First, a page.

de Morsier extended the proposed localization to include the thalamus. He did so in presenting several of his own cases, as well as presenting a restatement of the pathology of van Bogaert's reported case as extending rostrally to include the pulvinar. One case of his was of a woman with visual hallucinations of landscapes and people moving in file in front of her. She presented with clinical evidence suggesting a thalamic syndrome manifested by hemianesthesia. Another case (de Morsier, 1936) was of a 54-year-old woman with left-sided hemiparesis, a slight right-sided ptosis that diminished over time, left-sided hypotonia, upward and right-sided gaze difficulties, and some dysarthria. She experienced visions of people she knew and "fantastic animals" such as a beautiful pheasant appeared to her "in a natural way 'like a cinema.'" Sometimes they appeared a brilliant white in color, almost fluorescent in its nature. Her visions moved from left to midline and then disappeared. They occurred at night-time as she was falling sleep but, over time, they would occur upon awakening and during the day-time. Insomnia had been present, but de Morsier argued that there was no temporal association between the time when she experienced sleep problems and the period during which she experienced the hallucinations. He argued that a right cerebral peduncular vascular lesion was present and responsible for the hallucinosis. de Morsier presented an essentially visually based localizational explanation of peduncular hallucinations by considering that the phenomenon was due to damage to retrochiasmic optical pathways.

Lhermitte's work and those initial case presentations localizing the lesion to midbrain and pontine regions had an impact upon the debate about hallucinations at that time. While de Morsier, in implicating the thalamus, returned peduncular hallucinosis to pathway connections of the brain with clearer relations to visual functioning, Lhermitte's basic explanation placed the phenomenon in the context of derangements in the sleep/wake cycle. In doing so, he preceded current explanations invoking involvement of the ascending reticular activating system and its impact on sleep stages.


Beyond the initial case reports of Lhermitte, de Morsier, and van Bogaert, subsequent descriptions of peduncular hallucinations have not presented any significantly different perceptions about the phenomenon. However, the elaboration of additional cases did allow for the understanding that different etiologies other than those with an acute cerebrovascular basis might result in the hallucinations. Analysis of the newer cases also allowed for a better understanding of localization (reported below in Part 3) and for a comparison of the clinical phenomena (Part 4).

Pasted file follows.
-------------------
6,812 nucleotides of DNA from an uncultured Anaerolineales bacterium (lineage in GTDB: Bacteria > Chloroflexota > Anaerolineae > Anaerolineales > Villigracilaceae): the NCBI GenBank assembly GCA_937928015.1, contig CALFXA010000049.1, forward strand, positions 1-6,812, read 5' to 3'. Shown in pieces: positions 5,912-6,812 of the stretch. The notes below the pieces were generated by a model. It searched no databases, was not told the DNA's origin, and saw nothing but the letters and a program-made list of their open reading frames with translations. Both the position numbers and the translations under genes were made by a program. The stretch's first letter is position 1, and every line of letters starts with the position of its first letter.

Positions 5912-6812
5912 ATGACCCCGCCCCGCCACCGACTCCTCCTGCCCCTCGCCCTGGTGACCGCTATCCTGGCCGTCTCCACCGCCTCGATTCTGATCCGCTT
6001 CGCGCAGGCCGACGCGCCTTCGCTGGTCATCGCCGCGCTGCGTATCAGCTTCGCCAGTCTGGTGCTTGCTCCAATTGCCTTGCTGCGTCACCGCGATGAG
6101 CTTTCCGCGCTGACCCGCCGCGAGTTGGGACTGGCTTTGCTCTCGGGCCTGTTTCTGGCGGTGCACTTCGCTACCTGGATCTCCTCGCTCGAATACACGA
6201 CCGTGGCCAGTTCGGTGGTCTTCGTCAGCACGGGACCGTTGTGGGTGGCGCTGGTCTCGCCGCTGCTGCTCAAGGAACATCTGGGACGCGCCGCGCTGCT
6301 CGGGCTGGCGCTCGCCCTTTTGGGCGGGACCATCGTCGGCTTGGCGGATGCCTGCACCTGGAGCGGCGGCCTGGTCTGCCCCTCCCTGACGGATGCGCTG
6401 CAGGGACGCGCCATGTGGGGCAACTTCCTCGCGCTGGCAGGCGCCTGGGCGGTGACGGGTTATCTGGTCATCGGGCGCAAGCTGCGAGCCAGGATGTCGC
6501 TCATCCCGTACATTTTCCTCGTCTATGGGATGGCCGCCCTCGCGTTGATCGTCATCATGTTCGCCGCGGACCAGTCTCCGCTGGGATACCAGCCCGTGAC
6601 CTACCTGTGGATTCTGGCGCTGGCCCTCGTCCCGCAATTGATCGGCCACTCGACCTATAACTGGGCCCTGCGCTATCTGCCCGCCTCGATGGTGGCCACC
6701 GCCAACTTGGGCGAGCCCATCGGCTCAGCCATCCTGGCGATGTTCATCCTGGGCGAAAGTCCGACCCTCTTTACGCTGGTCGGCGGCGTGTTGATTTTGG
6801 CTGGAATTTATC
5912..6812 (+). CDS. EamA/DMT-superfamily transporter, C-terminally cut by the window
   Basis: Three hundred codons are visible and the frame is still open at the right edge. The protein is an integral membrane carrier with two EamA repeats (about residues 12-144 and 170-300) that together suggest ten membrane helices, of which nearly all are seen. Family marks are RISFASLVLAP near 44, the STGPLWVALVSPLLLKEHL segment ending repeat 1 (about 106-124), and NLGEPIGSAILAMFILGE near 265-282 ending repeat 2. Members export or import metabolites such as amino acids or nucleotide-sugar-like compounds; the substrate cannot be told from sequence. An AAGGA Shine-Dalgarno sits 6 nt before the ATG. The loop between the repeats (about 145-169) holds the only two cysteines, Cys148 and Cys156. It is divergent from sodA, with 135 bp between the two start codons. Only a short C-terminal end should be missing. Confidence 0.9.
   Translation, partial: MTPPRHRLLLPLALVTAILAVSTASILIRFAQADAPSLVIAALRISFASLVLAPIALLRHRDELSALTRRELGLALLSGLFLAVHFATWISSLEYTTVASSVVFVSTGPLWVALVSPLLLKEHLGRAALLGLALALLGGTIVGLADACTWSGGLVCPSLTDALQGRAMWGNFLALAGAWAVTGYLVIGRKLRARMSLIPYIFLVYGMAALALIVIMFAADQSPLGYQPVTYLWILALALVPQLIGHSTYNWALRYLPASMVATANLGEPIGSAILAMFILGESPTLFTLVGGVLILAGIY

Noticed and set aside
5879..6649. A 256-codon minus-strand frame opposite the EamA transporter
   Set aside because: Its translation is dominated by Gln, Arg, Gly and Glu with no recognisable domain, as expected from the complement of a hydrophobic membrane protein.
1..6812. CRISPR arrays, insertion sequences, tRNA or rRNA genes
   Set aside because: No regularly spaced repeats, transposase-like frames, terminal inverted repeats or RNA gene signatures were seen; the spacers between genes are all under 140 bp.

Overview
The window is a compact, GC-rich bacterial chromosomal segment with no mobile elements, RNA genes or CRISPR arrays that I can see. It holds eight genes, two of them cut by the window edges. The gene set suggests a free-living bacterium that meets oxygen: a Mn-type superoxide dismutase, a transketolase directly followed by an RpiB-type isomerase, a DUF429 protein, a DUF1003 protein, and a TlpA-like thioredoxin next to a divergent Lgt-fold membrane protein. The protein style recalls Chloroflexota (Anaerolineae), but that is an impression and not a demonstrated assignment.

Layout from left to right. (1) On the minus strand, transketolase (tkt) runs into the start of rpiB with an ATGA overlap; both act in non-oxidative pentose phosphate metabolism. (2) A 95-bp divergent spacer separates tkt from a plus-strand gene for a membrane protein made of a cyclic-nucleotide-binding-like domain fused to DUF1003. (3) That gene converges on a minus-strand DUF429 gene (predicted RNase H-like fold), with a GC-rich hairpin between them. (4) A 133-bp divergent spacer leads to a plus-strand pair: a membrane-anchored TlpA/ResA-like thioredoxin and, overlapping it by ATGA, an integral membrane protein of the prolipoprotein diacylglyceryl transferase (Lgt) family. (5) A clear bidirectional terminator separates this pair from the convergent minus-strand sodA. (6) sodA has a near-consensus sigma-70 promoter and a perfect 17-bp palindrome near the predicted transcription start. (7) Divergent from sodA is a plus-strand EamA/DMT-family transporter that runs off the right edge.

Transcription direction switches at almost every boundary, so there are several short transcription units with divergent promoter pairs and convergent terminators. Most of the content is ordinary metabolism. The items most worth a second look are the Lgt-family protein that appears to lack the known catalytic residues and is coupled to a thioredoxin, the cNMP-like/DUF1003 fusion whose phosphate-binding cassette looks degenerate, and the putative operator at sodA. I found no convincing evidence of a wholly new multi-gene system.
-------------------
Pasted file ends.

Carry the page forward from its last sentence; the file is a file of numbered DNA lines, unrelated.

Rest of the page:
In 1951, Lhermitte's (1951b) French monograph on hallucinations, "Les hallucinations: Clinique et physiopathologie," was published. The monograph covered the spectrum of hallucinatory phenomena and the fairly substantial number of his clinical contributions, but the primary chapter on visual hallucination emphasized peduncular hallucinosis and presented 5 cases.

Rozansky (1952) noted these hallucinations as a potential complication of vertebral angiography. Caplan's (1980) presentation on the various manifestations on the "top of the basilar" syndrome reacquainted clinicians with the phenomenon of peduncular hallucinosis as a rare feature of rostral brainstem infarction. Although, in the context of his broad review, he did not discuss these cases in detail, he noted a patient of his with a unilateral midbrain and thalamic infarct who would see "a colored parrot with beautiful plumage" on his right. He mentioned a second patient with "episodic posterior hemispheral ischemia" who would awaken in the middle of the night to see "pictures of his grandmother flashed on the wall to his left, as if projected in a home movie" and also experienced auditory hallucinations of a knocking noise, "as if rocks were in a car engine." He noted the presence of sleep abnormalities in his patients with supposed peduncular hallucinosis and reflected that the pathological anatomy was probably not limited to the midbrain alone. Another 1980 case reported peduncular hallucinosis in the context of circulatory insufficiency due to vertebral artery hypoplasia (Bossi, Nobili, & Benedetto, 1980).